Artysaedra Veiyel is a liquor-loving, street-fighting, foul-mouthed soldier with a temper—everything the Infinite Royal Family’s first daughter shouldn’t be. Suddenly forced to bow her family’s stifling rules and expectations instead of storming the battlefields she revels in, Artysaedra finds her reprieve when three deities of the multiverse, known as Guardians, disappear without a trace.
Only to turn up dead. Eyes gouged. Hearts ripped out. Souls missing. And all in apparent suicide.
Now, a fourth Guardian has vanished.
Slipping away from her protective detail, Artysaedra sets out to uncover the truth of the alleged suicides before the next can occur, joined by her best friend, Naliah, and her brothers, Kinrae and Draven, but their investigation soon plunges them deep into the Realm of Black Waters, a dimension where cities have been devastated, all wildlife has mysteriously died, and mutilated bodies are heaped by the millions, with no cause to any of it in sight.
Artysaedra and the others confront a startling realization: something greater and darker than they ever imagined is at work in the multiverse, and now, they’re all in its path.
Goodreads Link: A Shard of Sea & Bone (Death of the Multiverse #1)
Author: L. J. Engelmeier
Genre: Epic fantasy
Rating: 2/5 stars
Let me start by saying that I made it about 50% of the way through this book before I finally gave up. I’ve been working on it for a few weeks, but it feels like a chore. I was waiting for the promised plot to get going, but it’s just not there. It’s long, complicated, and disorganized.
I’m not sure where to start with this one. It’s so complicated, it feels like at least two different books that were kind of smashed together. It’s not just the fact that there’s a multiverse (with tons of characters, locations, languages, and cultures described in too much detail). The tone and pacing of this story are all over the place.
To begin with, the title sounds like it came from a fantasy book name generator. I can picture a bone shard, but what is a sea shard? And what’s a shard made of both sea and bone? Bones and the sea both appear in the story, but they hardly seem like important elements. Not since the video game Horizon Zero Dawn have I had this much trouble understanding and remembering a title. Off the top of my head, I would call it something related to the murder of the guardians. Even Spoiled Demon Royalty would be more descriptive.
Second, there is just too much. Too many characters, too many viewpoints, too many worlds, and too many passages written in fictional languages that aren’t translated at all. Every chapter opens with a quote from an in-world text (most of which seem to be irrelevant), then a long description of the location. Oh, and none of these chapters are properly linked in a ToC so I can’t find previous chapters easily in my e-reader. Sometimes, these varied characters do offer different perspectives on events relating to the main plot (which I think is the murder of the guardians). But sometimes, it spends time meandering about court politics, or the history of a clan, or a prince getting scolded by his mother for not having good manners, and the plot comes to a grinding halt. Characters are ignored for long periods of time before finally popping up again. Any kind of tension gets lost in the constant hopping to yet another location.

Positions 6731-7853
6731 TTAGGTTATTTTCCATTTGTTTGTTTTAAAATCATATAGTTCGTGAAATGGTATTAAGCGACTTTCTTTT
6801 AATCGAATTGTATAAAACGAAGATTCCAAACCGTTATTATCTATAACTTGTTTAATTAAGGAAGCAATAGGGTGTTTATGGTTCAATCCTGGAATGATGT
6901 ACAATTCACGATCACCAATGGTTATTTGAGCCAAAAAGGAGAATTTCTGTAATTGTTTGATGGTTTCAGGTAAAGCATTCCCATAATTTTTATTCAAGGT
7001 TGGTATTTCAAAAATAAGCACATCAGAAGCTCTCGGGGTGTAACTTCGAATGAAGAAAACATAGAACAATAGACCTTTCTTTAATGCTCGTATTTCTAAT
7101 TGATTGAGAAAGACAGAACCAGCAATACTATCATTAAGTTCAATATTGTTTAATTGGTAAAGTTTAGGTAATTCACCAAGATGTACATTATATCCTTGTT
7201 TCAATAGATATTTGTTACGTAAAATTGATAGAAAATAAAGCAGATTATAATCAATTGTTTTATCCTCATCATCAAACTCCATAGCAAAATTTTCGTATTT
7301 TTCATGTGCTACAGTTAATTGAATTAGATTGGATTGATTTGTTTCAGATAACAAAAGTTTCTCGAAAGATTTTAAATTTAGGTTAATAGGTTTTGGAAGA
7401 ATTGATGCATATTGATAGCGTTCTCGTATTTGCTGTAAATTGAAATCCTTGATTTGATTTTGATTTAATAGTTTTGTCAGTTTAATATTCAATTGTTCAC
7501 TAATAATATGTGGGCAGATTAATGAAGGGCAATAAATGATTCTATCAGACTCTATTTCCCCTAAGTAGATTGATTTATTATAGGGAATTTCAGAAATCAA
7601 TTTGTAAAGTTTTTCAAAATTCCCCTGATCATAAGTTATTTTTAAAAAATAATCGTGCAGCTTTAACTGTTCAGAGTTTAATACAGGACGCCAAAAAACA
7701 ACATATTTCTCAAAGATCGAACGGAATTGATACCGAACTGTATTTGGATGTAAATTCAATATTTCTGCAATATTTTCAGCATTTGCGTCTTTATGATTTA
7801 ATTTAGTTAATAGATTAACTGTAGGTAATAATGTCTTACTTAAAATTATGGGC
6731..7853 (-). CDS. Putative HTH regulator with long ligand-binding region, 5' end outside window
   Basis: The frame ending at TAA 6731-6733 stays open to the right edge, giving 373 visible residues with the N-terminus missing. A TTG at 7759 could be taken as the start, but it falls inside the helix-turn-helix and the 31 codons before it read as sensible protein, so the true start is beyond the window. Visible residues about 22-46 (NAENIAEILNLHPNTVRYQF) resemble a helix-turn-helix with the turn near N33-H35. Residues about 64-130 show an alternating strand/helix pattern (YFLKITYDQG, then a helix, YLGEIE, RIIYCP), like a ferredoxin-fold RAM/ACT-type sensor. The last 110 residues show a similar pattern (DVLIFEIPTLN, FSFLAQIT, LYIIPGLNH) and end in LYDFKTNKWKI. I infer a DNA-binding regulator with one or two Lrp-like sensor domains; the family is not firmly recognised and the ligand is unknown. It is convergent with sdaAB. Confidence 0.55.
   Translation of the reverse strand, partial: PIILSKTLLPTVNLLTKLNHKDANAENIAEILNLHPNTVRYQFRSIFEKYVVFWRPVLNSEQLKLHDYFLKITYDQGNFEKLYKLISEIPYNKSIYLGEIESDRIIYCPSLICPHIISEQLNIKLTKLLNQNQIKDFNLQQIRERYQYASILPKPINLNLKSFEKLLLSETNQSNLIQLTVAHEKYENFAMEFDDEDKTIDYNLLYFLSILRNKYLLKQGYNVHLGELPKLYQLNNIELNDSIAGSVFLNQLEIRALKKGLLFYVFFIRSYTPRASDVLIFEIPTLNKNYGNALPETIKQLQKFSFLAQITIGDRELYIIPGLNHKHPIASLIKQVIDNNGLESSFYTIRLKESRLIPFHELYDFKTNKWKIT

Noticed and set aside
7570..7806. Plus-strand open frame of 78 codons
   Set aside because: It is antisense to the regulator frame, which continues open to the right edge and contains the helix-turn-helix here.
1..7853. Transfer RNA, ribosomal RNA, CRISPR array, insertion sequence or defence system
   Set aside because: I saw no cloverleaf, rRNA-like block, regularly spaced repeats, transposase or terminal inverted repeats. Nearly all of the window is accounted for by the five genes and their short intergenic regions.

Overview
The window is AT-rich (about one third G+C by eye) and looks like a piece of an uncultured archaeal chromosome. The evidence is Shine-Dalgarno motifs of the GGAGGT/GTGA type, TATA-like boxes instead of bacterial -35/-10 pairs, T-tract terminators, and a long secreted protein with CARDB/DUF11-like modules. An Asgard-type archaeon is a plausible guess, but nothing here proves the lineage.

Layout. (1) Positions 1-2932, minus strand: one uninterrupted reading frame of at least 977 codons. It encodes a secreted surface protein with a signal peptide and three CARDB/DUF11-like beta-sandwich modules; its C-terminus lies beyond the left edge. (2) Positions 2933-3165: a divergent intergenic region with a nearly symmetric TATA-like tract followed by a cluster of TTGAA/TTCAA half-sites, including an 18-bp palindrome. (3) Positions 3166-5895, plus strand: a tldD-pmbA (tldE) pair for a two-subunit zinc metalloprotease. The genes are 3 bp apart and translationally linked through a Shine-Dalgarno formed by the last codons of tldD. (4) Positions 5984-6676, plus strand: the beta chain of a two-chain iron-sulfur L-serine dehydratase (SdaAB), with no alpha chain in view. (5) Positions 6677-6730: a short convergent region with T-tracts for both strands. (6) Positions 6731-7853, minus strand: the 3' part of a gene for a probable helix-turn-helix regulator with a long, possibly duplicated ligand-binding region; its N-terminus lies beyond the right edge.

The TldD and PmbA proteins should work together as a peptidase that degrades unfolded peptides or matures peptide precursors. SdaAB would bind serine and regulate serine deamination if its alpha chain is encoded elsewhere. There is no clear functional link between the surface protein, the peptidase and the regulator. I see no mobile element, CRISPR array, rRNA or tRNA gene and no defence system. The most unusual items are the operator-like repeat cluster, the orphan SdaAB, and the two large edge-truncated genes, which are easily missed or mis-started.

Third, I didn’t really like any of the characters. I might have liked Oliver, but after a few initial chapters, his POV got dropped and I don’t know what happened to him. The other characters mostly seem to be demons, with ages ranging from a few hundred years to thousands of years old, but they’re all petty and immature. Even when they realize there’s a threat, they still waste time arguing about stupid things and getting distracted by their sexual desires. If they’re our last hope to save all of existence, then the multiverse is screwed. The series title, Death of the Multiverse, promises to come true.
Fourth, I mentioned that another book I read, River of Thieves, had a lot of cursing and vulgar references without it feeling too gratuitous. It had a reason for being crude–the humor, which was executed well. A Sea of Shards and Bone (or whatever this book is called) feels like it’s crude just for the shock value. And although the author appears to be a woman, it’s written with some of the same cliches that you usually find being made fun of in r/menwritingwomen. I really don’t care what Saedra’s nipples are doing just because she’s outside and it’s cold. I don’t care that the person sitting three rows away from Naliah smells like sex because it’s absolutely irrelevant to the actual scene.
These are just the main issues that I had. There were a lot of smaller things that made me roll my eyes or switch to reading something else for a while, but it would take too long to list them all. The thing is, I really tried to get into this because it seemed like an interesting premise, and I usually enjoy detailed worldbuilding. But this is an example of detail gone wrong.
LGBT representation: some of the characters are LGBT. I think there might be a same-sex romance later in the book, but I didn’t get that far.
This book might be good for someone else, but I can’t recommend it myself.